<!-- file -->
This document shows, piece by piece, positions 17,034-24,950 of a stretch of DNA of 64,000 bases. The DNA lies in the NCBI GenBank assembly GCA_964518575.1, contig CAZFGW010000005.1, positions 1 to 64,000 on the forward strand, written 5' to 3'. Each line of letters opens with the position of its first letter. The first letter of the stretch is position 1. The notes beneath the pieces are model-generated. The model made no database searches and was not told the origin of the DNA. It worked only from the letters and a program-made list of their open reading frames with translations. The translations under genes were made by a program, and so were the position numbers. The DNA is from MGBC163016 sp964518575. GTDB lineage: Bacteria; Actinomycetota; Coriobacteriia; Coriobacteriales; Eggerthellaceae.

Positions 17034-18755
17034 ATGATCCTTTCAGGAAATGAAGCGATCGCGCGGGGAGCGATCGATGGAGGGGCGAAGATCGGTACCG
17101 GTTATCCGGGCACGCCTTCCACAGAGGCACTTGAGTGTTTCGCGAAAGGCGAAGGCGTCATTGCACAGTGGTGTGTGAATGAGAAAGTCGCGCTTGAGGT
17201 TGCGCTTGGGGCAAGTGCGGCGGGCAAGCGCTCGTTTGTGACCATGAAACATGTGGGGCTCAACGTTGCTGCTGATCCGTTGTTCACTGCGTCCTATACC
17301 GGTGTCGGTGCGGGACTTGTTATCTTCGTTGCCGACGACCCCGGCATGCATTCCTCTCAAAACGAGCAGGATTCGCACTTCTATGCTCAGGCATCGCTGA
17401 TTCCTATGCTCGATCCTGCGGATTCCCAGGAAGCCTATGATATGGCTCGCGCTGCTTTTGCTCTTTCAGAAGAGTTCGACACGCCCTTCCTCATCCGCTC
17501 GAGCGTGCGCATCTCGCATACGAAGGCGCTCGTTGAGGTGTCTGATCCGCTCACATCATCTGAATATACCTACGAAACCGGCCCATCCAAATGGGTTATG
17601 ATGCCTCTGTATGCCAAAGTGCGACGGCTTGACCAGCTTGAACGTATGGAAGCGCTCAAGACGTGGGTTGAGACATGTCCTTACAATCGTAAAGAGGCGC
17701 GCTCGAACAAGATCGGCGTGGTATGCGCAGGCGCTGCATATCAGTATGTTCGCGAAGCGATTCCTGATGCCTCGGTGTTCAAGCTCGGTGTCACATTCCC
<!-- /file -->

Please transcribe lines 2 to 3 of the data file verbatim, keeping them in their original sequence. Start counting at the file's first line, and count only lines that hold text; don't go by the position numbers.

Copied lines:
Positions 17034-18755
17034 ATGATCCTTTCAGGAAATGAAGCGATCGCGCGGGGAGCGATCGATGGAGGGGCGAAGATCGGTACCG